Be sure to also read David Medsker's Best of 2002 list!
In my mind, 2002 will go down as the year that classic rock returned, both in recorded and live form. Sure, we had to endure the pre-fabricated faux musicianship of American Idol Kelly Clarkson, as well as ad nauseam doses of cookie-cutters like Creed, Linkin Park and Nickelback. But with a brilliant new album and tour from Bruce Springsteen, a return to the road for The Who, a tag team concert event featuring David Lee Roth and Sammy Hagar, and a renewed presence of the great Paul McCartney, this year went a long way to restore faith for some that all of our 1970s and '80s childhood has not been lost. Even more refreshing, the best new records of the past year seemed to come from artists (like Springsteen, Ryan Adams, Wilco, and newcomers Wayne and The General Store) with that true classic rock integrity. In no given order, the following are the 10 CDs that saw the most playing time in my red world this past year:
Highly Evolved, The Vines
Time will tell if these young Aussie brats can survive the inflated expectations that most would have for them after hearing this debut. It's short, real short (30-some odd minutes from start to finish). Yet they manage to deliver homerun Nirvana-like opuses and more attitude than The Strokes, The Hives and The White Stripes combined.
One by One, Foo Fighters
It may have taken a while for Dave Grohl and the boys to finally get this fourth record released but, boy, was it worth the wait! All the conventional Foo Fighters skills are again displayed, as well as some of the best songs they've composed to date. I maintain that One by One stands as the best hard rock album of 2002.
Demolition, Ryan Adams
All Ryan Adams seems to do these days is write songs. He writes and writes and writes, then he records and tours both with and without his band, then he writes some more. At the risk of compromising my neutral journalistic bias, this guy really can do no wrong in my book. He has quickly and deservedly become the Bob Dylan voice of this generation.
Gravity, Our Lady Peace
One of my bona fide musical arguments with Pop Boy Medsker this year was staged over Gravity. He called it Creed part two, thought it was Matchbox Twenty on speed, even went so far as to accuse these Canadians of succumbing to industry pressure and crafting heartless, made-for-FM radio, cheese rock just to advance their career. I say Our Lady Peace has been making splendid yet unknown arena rock for years (five studio albums worth), and this one just might finally put them on the map where they belong!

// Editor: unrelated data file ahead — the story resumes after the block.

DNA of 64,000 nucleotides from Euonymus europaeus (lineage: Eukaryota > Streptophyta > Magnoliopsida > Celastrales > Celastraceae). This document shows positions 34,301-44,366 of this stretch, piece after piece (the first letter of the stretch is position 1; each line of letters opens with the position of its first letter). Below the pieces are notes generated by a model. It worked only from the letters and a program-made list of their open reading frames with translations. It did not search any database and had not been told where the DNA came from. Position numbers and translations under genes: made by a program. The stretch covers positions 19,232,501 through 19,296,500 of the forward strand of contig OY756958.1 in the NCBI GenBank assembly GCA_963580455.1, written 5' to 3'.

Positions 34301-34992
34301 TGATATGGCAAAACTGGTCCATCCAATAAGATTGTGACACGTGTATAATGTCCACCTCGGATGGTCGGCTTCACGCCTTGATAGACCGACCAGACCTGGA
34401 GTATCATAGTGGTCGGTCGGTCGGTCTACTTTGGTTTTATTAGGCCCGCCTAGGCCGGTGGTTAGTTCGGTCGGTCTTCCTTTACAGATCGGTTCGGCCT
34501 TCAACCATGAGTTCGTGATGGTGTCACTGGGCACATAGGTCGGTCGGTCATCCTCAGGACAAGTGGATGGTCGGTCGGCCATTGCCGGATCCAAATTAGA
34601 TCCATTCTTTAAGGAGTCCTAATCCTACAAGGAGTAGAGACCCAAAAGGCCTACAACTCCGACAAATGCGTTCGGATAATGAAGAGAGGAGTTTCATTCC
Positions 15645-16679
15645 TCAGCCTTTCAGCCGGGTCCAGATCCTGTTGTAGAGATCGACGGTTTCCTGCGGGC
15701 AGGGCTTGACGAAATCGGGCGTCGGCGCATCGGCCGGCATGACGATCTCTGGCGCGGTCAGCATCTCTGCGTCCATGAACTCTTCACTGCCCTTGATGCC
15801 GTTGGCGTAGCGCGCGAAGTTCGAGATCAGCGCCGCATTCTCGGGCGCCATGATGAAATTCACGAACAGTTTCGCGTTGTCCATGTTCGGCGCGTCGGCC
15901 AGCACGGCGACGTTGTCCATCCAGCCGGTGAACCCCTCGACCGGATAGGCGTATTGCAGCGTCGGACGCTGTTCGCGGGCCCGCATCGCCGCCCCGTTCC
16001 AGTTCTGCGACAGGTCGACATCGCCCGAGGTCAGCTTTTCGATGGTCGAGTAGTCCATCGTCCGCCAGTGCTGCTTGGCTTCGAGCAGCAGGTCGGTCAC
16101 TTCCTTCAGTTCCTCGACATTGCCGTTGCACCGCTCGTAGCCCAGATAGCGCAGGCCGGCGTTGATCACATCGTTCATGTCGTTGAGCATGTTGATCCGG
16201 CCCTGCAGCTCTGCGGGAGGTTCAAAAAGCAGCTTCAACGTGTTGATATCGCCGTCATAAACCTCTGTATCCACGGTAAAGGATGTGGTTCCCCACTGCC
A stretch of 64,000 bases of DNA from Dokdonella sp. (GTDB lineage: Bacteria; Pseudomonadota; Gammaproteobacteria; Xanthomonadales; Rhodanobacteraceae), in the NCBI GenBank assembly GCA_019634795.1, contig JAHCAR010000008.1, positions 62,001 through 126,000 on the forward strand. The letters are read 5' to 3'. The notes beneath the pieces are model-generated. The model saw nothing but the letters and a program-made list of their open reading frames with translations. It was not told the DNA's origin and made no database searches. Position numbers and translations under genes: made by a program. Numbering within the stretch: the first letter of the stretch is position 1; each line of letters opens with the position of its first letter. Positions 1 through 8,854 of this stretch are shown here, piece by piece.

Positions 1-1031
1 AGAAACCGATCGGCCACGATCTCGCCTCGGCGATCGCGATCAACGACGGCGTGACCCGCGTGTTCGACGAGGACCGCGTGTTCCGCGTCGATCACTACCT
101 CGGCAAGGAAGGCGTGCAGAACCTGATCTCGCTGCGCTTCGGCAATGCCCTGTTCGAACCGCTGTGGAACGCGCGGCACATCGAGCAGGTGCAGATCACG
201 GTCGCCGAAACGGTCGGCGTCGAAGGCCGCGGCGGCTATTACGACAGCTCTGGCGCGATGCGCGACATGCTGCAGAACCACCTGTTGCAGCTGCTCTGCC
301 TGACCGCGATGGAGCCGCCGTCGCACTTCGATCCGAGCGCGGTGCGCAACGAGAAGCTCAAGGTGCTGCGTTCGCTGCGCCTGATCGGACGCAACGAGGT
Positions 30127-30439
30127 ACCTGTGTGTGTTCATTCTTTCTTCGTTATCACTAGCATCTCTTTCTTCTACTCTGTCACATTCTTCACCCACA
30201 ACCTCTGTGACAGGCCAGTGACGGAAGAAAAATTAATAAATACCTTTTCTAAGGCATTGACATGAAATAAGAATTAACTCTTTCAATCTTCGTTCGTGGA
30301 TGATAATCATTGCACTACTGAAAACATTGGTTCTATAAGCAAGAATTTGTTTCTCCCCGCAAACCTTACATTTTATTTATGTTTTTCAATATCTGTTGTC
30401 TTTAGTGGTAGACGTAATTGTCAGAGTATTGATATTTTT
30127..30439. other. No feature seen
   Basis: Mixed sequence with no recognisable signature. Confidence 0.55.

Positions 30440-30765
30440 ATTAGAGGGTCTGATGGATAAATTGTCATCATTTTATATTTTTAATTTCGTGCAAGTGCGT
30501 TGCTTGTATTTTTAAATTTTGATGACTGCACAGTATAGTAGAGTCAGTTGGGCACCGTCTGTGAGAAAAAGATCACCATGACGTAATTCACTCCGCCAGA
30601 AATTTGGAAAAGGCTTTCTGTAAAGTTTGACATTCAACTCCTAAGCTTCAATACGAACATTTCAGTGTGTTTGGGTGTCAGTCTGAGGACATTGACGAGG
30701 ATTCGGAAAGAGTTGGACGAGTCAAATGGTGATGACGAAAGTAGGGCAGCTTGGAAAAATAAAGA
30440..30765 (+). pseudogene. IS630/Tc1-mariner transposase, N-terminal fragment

89/93: An Anthology, Uncle Tupelo
I'm not usually a fan of including 'Greatest Hits' collections on year end best-of lists, but considering the glorious obscurity of Uncle Tupelo's career, I felt it very appropriate. Jay Farrar and Jeff Tweedy remain the foundation of my personal favorite musical category, that of alt-country rock. This is a great crash course for the first-time Tupelo buyer!
Music on Plastic, Wayne
Probably the best thing to ever come out of Birmingham, AL (at least musically), Wayne made a quiet statement in 2002 with this solid indie-label debut. They sound like Big Head Todd at times and Counting Crows at others, but these songs are interesting and the arrangements are very polished. I'll be keeping a curious eye peeled for their follow up.
The Rising, Bruce Springsteen
A far better record at this point in his career than The Boss ever needed to make! Clearly inspired by the chilling emotion that surrounded the events of September 11, Springsteen and his legendary band stamped out an awesome and extensive collection of career-defining songs here. From stadium rockers to piano ballads, The Rising plays like a 'Greatest Hits' package from start to finish.
After a couple years worth of legal wrangling and management disputes, the remaining members of Rage Against the Machine joined forces with Soundgarden banshee Chris Cornell and the result is pretty much what any fan would expect: the world's first abstract hard-rock expressionist masterpiece! My colleague Mr. Smola made his case for this album to be mentioned in the same breath as the Foo Fighters…shall we agree on a tie?
Local Honey, The General Store
Essentially a solo project by the son of Elton John's longtime guitarist, Local Honey was the sleeper pick of the year. I give Medsker all the credit for turning me onto this gem, and the influences he mentioned in his review are dead on. This is a "must own" for any fan of The Eagles, CSN&Y or most any Neil Young recording.
Yankee Hotel Foxtrot, Wilco
Even though his band has been almost completely revamped, Jeff Tweedy (and now John Stirratt) forges ahead with what he started more than a decade ago…making great contemporary twang rock with multiple comparisons being drawn along the way. This is the one that nearly got away after the label discarded it as "too unfavorable for radio." Thank God there's still a convicted ear or two in the business who is still willing to gamble on stuff that doesn't "fit" radio. Thank God!
Honorable Mentions and some that were close…
By the Way, Red Hot Chili Peppers
While You Weren't Looking, Caitlin Cary
Live, Black Crowes
Mono and Stereo, Grandpa Boy (Paul Westerberg)